Retrofitting. It's becoming more and more clear to me as I continue testing the Apple Watch Series 6 that the best new feature in this year's lineup is the Solo Loop band, which is kind of sad. But Apple's sizing guidelines have been a little off. Now the company is issuing new instructions on how to measure your wrist before ordering and accepting band returns without requiring customers to also return their just-purchased watch too. In other Apple news, leading app developers including Epic Games, Spotify, and Match Group created a new group to pressure the iPhone maker to improve its terms. The Coalition for App Fairness says platform owners like Apple and Google must "provide consumers with equitable choice."

The little one stops to tie his shoe. Jack Ma's mobile payments titan, Ant Group, debuted a blockchain-based sales platform that generates smart contracts between buyers and sellers. The move comes just ahead of Ant's initial public offering in Hong Kong and Shanghai, which is expected to raise $35 billion, the most in IPO history.

Paper chase. Some legal updates: The European Union is appealing the ruling that let Apple and Ireland off the hook for $15 billion of taxes. And a federal judge said the Trump administration must defend its order to ban TikTok today or he would likely set it aside temporarily.

Silence of the Glambs. Maybe the universe was trying to tell us something. Most Google services went offline last night for a short while.


The passage of time has seemed more than a little uneven in this crazy year. Why is that? Quanta Magazine staff writer Jordana Cepelewicz reviews some of the latest science about our changing perceptions of time.

Last month in Nature Neuroscience, a trio of researchers at the Weizmann Institute of Science in Israel presented some important new insights into what stretches and compresses our experience of time. They found evidence for a long-suspected connection between time perception and the mechanism that helps us learn through rewards and punishments. They also demonstrated that the perception of time is wedded to our brain’s constantly updated expectations about what will happen next.

“Everyone knows the saying that ‘time flies when you’re having fun,’” said Sam Gershman, a cognitive neuroscientist at Harvard University who was not involved in the study. “But the full story might be more nuanced: Time flies when you’re having more fun than you expected.”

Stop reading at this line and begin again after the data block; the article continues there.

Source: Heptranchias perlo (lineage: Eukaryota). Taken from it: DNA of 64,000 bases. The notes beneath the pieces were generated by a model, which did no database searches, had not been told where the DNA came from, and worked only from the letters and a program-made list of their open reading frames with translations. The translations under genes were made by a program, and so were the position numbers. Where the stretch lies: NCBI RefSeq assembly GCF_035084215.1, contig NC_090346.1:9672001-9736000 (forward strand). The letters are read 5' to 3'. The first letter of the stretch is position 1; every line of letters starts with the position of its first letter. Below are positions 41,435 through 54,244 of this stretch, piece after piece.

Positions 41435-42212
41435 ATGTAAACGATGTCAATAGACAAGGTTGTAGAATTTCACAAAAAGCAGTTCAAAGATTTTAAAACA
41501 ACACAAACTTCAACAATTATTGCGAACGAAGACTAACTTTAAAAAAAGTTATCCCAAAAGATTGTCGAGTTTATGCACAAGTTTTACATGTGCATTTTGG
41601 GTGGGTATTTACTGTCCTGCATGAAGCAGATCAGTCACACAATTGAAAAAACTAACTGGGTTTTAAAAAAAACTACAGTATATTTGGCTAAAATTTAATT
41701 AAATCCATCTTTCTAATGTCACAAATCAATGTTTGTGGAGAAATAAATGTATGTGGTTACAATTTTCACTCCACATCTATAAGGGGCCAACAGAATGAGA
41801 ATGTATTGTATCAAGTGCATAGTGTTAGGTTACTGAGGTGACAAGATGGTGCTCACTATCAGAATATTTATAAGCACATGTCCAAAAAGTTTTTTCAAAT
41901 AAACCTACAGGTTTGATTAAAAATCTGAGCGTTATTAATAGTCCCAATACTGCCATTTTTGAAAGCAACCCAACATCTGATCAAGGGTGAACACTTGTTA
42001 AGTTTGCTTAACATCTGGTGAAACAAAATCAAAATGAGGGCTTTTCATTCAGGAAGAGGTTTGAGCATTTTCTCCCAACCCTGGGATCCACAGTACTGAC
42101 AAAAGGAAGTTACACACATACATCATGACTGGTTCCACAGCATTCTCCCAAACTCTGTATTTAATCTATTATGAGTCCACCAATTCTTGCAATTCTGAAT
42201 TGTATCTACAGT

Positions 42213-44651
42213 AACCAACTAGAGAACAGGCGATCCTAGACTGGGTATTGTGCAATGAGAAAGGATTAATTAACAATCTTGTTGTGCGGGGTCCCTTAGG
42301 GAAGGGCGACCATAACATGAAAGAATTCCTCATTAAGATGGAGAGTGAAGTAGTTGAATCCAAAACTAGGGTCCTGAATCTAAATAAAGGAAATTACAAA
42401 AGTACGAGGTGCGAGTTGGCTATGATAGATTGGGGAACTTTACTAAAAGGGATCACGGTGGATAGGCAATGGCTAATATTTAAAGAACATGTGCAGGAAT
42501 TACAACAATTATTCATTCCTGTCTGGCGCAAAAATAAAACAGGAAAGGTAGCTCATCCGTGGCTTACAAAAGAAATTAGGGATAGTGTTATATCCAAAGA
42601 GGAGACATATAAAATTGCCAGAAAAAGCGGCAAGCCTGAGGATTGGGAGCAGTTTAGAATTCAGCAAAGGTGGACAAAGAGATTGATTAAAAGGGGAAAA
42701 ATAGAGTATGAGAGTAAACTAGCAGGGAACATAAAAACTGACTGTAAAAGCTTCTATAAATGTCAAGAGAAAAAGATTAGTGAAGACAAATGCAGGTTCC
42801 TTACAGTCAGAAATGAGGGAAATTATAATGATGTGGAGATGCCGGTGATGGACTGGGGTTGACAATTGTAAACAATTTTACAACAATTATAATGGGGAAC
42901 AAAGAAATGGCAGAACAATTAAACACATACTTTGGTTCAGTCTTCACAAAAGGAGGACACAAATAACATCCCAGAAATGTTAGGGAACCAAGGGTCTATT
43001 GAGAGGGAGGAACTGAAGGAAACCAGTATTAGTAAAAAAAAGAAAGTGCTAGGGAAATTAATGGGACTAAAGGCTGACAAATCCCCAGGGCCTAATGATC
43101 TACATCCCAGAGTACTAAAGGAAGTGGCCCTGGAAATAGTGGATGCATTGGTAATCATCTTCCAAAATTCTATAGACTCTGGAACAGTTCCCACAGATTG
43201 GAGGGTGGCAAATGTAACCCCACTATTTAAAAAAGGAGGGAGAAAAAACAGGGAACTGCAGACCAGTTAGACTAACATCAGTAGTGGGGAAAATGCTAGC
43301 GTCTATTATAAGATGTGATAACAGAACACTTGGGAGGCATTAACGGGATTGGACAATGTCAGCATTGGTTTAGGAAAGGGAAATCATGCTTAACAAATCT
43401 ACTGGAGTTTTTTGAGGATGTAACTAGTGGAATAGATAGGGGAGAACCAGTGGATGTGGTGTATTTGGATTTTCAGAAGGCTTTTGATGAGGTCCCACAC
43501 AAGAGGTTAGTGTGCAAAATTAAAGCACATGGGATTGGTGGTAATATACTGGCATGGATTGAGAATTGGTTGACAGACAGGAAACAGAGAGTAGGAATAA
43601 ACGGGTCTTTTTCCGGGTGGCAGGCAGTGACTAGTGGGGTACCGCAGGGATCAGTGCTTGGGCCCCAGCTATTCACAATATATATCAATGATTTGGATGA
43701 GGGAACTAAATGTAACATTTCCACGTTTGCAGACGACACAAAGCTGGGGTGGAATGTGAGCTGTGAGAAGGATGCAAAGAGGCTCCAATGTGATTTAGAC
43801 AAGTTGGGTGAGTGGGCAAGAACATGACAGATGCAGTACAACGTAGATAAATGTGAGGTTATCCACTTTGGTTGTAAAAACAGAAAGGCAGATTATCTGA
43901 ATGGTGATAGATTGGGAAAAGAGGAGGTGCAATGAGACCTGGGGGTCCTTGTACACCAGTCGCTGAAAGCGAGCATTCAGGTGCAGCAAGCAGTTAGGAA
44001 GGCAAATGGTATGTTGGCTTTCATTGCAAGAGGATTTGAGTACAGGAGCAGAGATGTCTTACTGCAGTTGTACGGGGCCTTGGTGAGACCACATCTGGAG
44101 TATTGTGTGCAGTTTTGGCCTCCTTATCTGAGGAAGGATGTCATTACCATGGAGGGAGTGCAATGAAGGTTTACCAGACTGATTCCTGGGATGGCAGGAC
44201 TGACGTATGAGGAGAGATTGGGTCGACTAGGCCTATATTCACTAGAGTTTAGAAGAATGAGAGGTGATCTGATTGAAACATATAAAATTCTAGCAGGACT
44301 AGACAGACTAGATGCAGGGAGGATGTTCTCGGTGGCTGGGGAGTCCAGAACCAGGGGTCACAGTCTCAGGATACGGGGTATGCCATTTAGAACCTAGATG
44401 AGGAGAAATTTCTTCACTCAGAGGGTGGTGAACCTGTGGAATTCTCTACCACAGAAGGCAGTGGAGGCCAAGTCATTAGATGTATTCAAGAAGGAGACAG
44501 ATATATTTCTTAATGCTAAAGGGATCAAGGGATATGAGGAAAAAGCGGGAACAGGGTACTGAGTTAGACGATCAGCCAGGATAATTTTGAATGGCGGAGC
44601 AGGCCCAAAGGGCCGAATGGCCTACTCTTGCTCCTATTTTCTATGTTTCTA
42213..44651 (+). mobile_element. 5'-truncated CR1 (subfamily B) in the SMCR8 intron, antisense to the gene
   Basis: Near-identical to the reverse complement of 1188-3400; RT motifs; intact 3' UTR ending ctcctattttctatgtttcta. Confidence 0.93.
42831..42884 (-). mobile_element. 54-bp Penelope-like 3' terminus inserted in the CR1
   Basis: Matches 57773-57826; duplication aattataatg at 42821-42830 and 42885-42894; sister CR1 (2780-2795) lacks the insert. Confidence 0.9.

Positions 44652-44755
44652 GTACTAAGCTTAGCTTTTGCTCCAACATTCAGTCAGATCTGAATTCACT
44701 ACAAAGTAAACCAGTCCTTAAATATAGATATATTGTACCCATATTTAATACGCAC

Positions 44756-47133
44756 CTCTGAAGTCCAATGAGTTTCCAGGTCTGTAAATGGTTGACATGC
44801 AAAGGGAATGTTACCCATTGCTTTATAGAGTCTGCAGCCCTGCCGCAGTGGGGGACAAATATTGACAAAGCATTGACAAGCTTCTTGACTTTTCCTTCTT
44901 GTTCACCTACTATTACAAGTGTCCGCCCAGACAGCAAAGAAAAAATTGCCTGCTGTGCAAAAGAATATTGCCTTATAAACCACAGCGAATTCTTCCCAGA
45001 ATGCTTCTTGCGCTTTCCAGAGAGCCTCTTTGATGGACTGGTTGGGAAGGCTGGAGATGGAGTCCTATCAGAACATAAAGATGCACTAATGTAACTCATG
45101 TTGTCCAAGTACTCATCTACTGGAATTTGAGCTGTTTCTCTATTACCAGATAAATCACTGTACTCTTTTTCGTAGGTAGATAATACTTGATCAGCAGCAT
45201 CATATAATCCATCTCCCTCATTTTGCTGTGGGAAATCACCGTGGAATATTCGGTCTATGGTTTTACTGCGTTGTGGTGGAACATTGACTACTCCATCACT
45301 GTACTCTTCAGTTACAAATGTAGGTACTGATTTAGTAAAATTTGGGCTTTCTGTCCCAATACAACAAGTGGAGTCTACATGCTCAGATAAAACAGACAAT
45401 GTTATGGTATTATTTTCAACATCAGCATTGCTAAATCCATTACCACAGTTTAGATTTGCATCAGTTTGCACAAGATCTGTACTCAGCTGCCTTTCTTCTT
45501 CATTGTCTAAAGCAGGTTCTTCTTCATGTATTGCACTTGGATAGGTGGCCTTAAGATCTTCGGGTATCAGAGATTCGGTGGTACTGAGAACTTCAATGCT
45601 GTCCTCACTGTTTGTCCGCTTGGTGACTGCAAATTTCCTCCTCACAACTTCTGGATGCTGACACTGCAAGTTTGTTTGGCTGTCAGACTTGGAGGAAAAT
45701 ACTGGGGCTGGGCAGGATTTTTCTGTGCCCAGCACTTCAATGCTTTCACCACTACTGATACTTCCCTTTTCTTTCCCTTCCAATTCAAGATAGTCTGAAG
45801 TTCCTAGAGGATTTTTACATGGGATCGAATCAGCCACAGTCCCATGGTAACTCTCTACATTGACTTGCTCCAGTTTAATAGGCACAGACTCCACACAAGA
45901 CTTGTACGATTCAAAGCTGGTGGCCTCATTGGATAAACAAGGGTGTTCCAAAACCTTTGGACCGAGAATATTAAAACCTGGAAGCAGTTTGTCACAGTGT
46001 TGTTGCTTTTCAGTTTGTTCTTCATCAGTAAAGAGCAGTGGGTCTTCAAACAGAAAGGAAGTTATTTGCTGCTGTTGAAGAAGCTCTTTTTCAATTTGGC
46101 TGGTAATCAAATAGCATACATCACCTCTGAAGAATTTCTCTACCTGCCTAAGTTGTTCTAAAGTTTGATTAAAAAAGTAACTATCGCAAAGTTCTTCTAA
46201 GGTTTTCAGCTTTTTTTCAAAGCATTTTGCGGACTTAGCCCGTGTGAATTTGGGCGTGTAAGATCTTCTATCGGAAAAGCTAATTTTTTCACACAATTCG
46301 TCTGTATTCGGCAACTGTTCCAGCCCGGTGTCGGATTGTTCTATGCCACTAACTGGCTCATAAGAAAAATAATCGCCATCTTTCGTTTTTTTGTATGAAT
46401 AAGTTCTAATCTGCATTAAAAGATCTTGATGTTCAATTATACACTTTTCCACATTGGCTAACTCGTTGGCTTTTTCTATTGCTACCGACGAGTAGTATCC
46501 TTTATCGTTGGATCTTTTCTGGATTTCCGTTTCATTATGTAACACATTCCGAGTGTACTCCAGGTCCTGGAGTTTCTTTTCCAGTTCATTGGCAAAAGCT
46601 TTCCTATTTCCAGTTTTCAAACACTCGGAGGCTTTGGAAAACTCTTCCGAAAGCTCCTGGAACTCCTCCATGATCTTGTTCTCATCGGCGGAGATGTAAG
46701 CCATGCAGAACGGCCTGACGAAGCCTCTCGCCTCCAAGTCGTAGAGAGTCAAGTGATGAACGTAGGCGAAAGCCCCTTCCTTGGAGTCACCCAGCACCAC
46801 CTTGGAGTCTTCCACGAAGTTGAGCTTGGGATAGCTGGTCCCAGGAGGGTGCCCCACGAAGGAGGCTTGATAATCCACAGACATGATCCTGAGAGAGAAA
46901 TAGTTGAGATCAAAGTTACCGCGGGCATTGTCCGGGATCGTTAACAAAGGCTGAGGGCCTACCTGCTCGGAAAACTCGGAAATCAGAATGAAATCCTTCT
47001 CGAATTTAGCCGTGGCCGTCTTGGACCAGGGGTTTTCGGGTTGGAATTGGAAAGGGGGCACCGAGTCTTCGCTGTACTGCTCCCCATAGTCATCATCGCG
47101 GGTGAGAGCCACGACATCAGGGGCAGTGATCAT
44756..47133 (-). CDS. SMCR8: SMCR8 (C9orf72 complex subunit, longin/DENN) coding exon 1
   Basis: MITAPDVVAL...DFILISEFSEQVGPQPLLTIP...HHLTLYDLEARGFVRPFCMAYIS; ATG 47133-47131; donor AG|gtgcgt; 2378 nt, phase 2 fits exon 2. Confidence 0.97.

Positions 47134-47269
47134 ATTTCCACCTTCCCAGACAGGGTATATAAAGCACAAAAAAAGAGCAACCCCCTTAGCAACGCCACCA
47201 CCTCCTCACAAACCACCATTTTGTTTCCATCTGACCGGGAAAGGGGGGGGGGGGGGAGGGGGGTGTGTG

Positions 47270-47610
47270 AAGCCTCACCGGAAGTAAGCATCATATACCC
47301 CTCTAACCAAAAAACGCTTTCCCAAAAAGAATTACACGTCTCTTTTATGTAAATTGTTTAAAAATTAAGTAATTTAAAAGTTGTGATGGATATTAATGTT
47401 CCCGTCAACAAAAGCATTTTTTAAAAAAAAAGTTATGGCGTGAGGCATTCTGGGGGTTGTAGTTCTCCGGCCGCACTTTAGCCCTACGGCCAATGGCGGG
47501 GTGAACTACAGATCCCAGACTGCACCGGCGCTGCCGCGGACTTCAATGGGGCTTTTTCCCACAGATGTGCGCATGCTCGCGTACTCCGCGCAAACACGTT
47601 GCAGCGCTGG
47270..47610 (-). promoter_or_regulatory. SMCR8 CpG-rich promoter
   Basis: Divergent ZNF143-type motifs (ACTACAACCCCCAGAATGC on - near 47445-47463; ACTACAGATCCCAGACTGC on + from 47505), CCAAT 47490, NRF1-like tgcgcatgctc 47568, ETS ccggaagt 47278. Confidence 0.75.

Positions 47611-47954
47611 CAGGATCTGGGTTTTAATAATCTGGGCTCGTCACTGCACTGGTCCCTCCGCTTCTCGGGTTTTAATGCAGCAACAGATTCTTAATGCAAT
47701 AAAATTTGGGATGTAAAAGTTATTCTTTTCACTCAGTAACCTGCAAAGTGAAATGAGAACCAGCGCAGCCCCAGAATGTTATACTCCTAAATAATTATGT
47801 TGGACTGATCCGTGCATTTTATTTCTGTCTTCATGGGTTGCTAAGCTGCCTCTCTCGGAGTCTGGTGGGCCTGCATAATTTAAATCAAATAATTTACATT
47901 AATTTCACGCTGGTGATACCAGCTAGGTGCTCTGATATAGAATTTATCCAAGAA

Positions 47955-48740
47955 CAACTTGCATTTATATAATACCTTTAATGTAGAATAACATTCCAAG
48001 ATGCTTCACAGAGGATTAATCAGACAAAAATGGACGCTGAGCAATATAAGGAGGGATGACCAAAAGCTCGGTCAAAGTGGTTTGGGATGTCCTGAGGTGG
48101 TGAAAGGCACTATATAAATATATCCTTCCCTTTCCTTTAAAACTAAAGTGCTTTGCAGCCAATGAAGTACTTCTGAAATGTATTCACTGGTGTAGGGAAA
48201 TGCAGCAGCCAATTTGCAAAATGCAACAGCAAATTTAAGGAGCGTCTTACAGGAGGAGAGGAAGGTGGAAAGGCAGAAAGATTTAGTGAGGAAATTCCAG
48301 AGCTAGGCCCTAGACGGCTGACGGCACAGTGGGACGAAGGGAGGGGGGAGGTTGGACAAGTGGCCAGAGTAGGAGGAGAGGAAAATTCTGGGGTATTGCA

A few great long reads I came across this week:

The Cheating Scandal That Ripped the Poker World Apart (Wired)
Mike Postle was on an epic winning streak at a California casino. Veronica Brill thought he had to be playing dirty. Let the chips fall where they may.

My stolen credit card details were used 4,500 miles away. I tried to find out how it happened (TechRepublic)
When cybersecurity reporter Danny Palmer found his card was apparently used on another continent, he set out to discover more.

Magic Leap Tried to Create an Alternate Reality. Its Founder Was Already in One (Bloomberg Businessweek)
The augmented reality startup was undone by profligate spending and its own hype. Investors finally lost patience when the pandemic struck.

Sharon Stone's Done with Monkey Business—Mostly (Town & Country)
The leading lady has never bought into the idea that a movie star can't speak her mind.


Can Disney+ dethrone Netflix? By Lance Lambert

Mark Cuban wants every American to get a $1,000 stimulus check every 2 weeks through November By Lee Clifford

From Airbnb to Peloton, these pandemic-era strategy pivots may stick By Anne Sraders

Holiday season hiring at Target, Walmart shows shifting focus to e-commerce By Phil Wahba

To meet net zero emissions targets, China—and the rest of the world—needs these technologies By Katherine Dunn

Corporate leaders strive to make allyship a real thing at work By Rey Mashayekhi

(Some of these stories require a subscription to access. Thank you for supporting our journalism.)


About 30 years ago, Boston Globe film critic Ty Burr took a walk with his mom around her house and recorded their conversation on a cassette tape. Burr's mom, Marjorie Tice, died in 2005, but recently Burr pulled out the cassette and listened to the chat. He's written a moving story about the experience and he has some advice for all of us that I will definitely follow with my parents soon.

Also, did I mention that you should watch the Netflix documentary My Octopus Teacher yet? I did? Well, have you watched it yet?